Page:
Bellies

I looked up from the hospital gown that draped over my belly, my knees poking through the stiff cotton fabric, dotted with green diamond rosettes, and was surprised to see the straight black hair framing the face of my still pregnant girlfriend, as she poked her head through the doorway. She had come to visit my first-born son and me. I had been through an ordeal… my emotions within the last 24 hours had run through the possibility of loosing my son, to an emergency c-section, to the beautiful realization that he was all right, to the awareness that I now had a catheter, and to the excruciating pain in my belly if someone dared to make me laugh. Or worse, if I had to sneeze, or cough. Excruciating pain.

Like a true girlfriend, she sat down on the bed beside me, and snuggled up close to see how I was, before checking on the baby. I lifted the sheets, and showed her how magically this birth had just “flattened my belly like a pancake.” A weight had truly been lifted off of my lungs, and air was much easier to take in. I was thinking how lucky I was to get off so easy – no crunches required. The second I gave birth, my stomach was instantaneously “concave.”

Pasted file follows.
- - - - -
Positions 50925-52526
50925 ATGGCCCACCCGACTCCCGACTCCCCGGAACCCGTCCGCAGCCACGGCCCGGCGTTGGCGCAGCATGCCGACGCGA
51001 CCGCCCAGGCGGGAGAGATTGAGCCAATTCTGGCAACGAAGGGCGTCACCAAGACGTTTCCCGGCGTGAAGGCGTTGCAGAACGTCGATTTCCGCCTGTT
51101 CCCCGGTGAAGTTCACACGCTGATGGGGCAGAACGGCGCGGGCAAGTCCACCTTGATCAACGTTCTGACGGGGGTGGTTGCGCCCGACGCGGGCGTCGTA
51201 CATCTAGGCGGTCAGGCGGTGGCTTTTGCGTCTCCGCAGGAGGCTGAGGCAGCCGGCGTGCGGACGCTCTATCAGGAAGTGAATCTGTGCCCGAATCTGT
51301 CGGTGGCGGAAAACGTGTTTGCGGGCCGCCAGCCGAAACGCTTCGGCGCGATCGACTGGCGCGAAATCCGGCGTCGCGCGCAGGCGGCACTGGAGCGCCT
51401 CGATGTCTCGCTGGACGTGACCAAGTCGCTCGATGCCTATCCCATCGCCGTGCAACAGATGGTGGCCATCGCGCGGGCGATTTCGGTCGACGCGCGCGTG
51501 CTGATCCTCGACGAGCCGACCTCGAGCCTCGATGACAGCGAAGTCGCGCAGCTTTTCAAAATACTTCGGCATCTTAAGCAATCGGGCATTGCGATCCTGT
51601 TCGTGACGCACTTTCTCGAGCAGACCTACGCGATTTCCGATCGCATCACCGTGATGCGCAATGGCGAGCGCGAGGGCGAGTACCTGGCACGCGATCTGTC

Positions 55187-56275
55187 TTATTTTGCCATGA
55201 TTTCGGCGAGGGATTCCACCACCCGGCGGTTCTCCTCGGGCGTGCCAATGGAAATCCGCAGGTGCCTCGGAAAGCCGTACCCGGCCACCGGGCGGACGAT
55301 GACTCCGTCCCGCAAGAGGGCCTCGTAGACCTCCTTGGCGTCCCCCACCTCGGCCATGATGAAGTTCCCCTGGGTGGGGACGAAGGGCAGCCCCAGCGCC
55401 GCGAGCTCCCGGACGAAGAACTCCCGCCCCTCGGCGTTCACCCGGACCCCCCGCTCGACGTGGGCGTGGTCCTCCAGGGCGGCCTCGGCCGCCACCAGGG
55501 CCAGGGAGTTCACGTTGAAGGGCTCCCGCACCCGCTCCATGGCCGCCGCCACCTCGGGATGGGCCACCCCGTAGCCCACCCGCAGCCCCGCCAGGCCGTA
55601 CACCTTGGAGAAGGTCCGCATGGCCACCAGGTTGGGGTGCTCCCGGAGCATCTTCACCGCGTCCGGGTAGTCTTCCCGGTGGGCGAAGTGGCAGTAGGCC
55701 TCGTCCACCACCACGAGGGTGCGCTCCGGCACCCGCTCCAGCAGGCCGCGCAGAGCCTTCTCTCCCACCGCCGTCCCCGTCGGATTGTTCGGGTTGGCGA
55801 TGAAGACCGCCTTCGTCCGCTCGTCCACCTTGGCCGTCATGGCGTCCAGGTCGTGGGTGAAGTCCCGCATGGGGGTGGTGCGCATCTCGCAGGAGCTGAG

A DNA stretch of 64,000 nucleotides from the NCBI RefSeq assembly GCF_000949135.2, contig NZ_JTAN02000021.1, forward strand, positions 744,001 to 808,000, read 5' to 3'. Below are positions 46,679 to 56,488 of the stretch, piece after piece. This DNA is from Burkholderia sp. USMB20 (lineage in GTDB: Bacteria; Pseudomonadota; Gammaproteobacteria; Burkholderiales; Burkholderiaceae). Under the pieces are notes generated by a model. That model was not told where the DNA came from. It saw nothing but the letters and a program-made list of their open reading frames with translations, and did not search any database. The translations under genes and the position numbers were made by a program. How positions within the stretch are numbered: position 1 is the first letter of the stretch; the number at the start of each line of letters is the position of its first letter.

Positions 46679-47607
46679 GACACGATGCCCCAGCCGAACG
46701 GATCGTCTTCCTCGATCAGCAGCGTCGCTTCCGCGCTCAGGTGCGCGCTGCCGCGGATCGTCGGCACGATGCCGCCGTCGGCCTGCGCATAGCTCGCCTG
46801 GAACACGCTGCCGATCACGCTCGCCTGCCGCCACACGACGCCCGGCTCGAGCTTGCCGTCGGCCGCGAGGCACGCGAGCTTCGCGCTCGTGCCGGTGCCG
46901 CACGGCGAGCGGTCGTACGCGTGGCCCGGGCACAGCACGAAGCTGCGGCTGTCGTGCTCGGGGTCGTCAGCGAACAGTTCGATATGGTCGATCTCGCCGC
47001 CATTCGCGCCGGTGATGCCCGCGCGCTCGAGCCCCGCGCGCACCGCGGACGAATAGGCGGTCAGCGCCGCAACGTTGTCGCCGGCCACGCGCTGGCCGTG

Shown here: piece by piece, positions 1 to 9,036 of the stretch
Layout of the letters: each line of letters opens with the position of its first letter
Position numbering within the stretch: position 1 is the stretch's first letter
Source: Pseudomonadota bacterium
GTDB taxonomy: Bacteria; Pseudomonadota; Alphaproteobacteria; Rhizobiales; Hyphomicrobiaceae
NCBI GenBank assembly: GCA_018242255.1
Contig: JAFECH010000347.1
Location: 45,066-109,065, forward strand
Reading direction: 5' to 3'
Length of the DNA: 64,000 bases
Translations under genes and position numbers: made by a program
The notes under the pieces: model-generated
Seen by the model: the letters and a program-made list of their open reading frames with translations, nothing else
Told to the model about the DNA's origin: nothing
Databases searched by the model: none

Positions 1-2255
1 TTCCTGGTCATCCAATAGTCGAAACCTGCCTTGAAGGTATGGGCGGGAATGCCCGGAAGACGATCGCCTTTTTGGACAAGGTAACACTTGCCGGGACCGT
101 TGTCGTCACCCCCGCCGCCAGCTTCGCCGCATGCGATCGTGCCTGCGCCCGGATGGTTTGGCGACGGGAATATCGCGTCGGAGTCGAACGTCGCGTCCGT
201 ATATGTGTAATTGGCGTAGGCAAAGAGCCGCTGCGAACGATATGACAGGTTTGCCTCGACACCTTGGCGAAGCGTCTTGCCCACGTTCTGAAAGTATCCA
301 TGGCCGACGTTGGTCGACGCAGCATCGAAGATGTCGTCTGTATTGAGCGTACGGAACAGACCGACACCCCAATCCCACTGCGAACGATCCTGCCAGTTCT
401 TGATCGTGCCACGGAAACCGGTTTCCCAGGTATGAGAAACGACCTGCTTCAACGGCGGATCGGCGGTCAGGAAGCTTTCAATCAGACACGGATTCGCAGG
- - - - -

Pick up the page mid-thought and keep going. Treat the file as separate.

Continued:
Except when I lifted the sheets and saw her eyes, I sadly realized my perception was a little skewed from reality. Maybe it was all those percocets I had been taking. She looked at my belly, and back up to my face and said, “yeah, it takes awhile to loose some of that.” A bit embarrassed, I pretended to know what she was talking about, brushed off her words and turned our attention to the little baby lying beside the bed.

Fourteen years later, she surprised me again by standing on my doorstep, her black hair falling forward, framing her face. Like a true girlfriend, she plopped down on the sofa with me, and she held me close, knowing a hug was what I sorely needed. Her hand dropped slowly across me, and we both noticed the four-inch wide gap between the waist of my pants and the now truly concave shape of my belly.

A girl may carry her emotions on her face, but it is her belly that reveals what’s happening in her spirit. The belly is the center of power. Yogis tell us that strengthening the belly is vital, as all the energy centers radiate from the frequency given off by the belly. That little pouch that first appears signals the arrival of a new life, or the “extra tire” reveals her satisfaction with the people she loves, and in her confidence to eat just two more of those chocolate chip cookies. Sometimes the belly is not just flat, but seems to be missing. The cookies have lost their charm, and greasy indulgences of junk food are simply passed over. Nothing seems to fit. Almost as if she is getting rid of everything that no longer belongs to who she is. When the belly is truly concave, this is a time when a girl is quietly giving birth to herself.

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  1. Pingback: Kitchen/Soul Re-organization Part I — Susiej

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